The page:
Screening. Evaluating. What’s the Difference?

Screening. Evaluating. What’s the Difference?

by Sara Bennett | January 14, 2021

0 Author-Sara, Blog, INFO AND RESOURCES FOR EMPLOYERS

 

Why the Candidate Screening Process is an Important Step in the Hiring Process!

If you’ve ever hired the wrong person,  you know just how costly and time consuming it can be to recruit, onboard, and train a new team member only to have them leave within the first few months and start the process all over again.

Allowing unqualified candidates to slip through your screening processes and reach the evaluation stage (which is more resource and financially consuming) is a common and costly process mistake.  Candidate screening and candidate evaluation are two different steps in a smart hiring process – and each one has its own goals and methodologies.

Candidate screening centers around making sure the candidate you are going to be evaluating down the road has the required qualifications to do the job, has none of the relevant knockout factors, and has a good possibility of being that “just right fit”.

The screening process, which precedes a more thorough evaluation process, must effectively eliminate candidates that if not detected, can clutter up your candidate landscape and burn your hiring resources without adding value.

In most screening processes, unqualified candidates are blatantly obvious and can be quickly taken out of consideration. With so many job seekers on the market, screening down to the candidate who is potentially the right fit is more difficult.

Here are some mistakes we see employers make that often results in an unqualified candidate appear qualified.

Candidates are evaluated solely on their past performance, without considering the relevancy of that performance to the job they are applying for. 

While strong past performance in a similar job is the strongest evidence of a candidate’s ability to perform in the role you are hiring for, screeners have to be clear about what factors are most relevant to future job performance.   The job of the screener is to closely compare the work environments of the two jobs, the volume of work performed, the level of support given for the work, the definitions of success the two roles had in common (or not).

The screeners have obvious biases. 

Who’s hasn’t been charmed by a candidate with a great resume or an easy to be around personality.  People make snap judgments all the time. These instant assessments that happen when we attribute a person’s looks or their interview behavior to other  admirable qualities rather than their actual work experience that aligns with the position and your business needs can easily turn an unqualified candidate into a candidate finalist.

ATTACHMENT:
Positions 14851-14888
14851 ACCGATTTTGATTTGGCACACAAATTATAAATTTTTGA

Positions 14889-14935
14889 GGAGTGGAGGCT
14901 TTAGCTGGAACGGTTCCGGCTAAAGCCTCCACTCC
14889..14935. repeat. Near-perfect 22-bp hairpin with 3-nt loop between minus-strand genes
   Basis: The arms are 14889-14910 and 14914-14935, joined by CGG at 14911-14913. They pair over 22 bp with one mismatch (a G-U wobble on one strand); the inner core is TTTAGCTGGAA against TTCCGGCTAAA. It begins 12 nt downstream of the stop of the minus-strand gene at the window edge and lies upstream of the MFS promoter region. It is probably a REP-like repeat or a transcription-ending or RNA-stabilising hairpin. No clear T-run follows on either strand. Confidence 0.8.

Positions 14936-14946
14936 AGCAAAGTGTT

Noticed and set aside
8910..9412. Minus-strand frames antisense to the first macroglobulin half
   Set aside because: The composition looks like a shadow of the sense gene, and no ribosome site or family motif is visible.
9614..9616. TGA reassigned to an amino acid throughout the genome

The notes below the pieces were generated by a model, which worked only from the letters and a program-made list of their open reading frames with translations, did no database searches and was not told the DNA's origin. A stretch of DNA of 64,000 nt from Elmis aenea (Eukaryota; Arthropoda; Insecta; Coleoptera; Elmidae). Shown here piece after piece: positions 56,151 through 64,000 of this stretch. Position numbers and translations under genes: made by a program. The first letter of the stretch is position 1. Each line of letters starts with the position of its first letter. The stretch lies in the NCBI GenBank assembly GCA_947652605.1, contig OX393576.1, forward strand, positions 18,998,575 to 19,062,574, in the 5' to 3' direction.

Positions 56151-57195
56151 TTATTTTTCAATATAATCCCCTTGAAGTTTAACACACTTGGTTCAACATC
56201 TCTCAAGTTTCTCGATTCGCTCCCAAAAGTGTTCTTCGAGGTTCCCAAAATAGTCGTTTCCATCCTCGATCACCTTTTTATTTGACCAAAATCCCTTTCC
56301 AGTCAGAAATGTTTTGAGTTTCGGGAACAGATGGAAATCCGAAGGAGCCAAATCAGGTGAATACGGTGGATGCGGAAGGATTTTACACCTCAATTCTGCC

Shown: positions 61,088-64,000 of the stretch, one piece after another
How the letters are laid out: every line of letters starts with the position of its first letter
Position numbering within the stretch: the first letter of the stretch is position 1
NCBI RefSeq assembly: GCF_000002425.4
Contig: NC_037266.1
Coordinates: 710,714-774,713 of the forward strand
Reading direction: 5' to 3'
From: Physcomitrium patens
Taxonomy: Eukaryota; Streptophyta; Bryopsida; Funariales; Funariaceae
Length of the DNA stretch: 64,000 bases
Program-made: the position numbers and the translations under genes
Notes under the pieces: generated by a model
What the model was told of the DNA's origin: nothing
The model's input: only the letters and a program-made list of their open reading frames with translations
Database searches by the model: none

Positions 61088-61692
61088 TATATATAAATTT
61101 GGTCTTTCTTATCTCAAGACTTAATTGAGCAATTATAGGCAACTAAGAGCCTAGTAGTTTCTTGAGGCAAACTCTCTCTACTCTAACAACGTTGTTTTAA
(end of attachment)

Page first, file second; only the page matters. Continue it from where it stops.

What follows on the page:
Flag the Flags

Red flags can obviously display an unqualified candidate early on. For example, the candidate is late to the interview or the candidate doesn’t match the some of the skills listed on the resume. Pay attention to pink flags to catch the unqualified candidates that may have slipped by!

Pay close attention the candidate’s work history, how long did they stay in each role? The screeners job is to identify the candidate’s motivators – their reasons for taking and leaving their past jobs?  Finding out what they liked or didn’t like about each role to see if their work preferences align with the job they are trying to fill.

Knockout Factors

A candidate’s perfect skills and experience may qualify them for the position, but external factors can disqualify them! Some external factors will make even the most committed employees not be good choices for hire.   Is their personal circumstance stable or are they about to move out of the area?  If you require time in the office, even for a few days a week, what is their commute?

Rethink Referrals

It’s important to never underestimate the power of a simple referral. It’s likely that the great people within your network know other great people. But don’t pass over in-depth evaluation just because the referral comes from someone you highly regard! Separating the skills and experience from a great endorsement is crucial.

Passing on the candidate now but keeping them in your pipeline for the future role they are actually qualified for is better than hiring them for the wrong role now and letting them go!

Supervisory References

If a qualified candidate can’t come up with supervisory references, they shouldn’t be considered qualified! With over 85% of job applicants lying on resumes, trust but verify is the name of the game. Be sure to request supervisor (not peer) references who can speak to the candidate’s skill set and verify their performance and achievements. Unqualified candidates can be identified with references, whether it is the content of the information the reference provides or the simple fact that the candidate is unwilling or seems uneasy with providing supervisor references or references from a variety of their previous positions.

Here at PACE, supervisory reference checks are a foundational principle of our hiring process.

 


PACE Staffing Network is one of the Puget Sound’s premier staffing /recruiting agencies and has been helping Northwest employers find and hire employees based on the “right fit” for over 40 years.

A 4-time winner of the coveted “Best in Staffing” designation, PACE is ranked in the top 2% of staffing agencies nationwide based on annual surveys of customer satisfaction.

PACE services include temporary and contract staffing, temp to hire auditions, direct hire professional recruiting services, Employer of Record (payroll) services, and a large menu of candidate assessment services our clients can purchase a la carte.

To learn more about how partnering with PACE will make a difference to how you find and hire employees,  contact our Partner Services and Solutions team at 425-637-3312, email us or visit our website.

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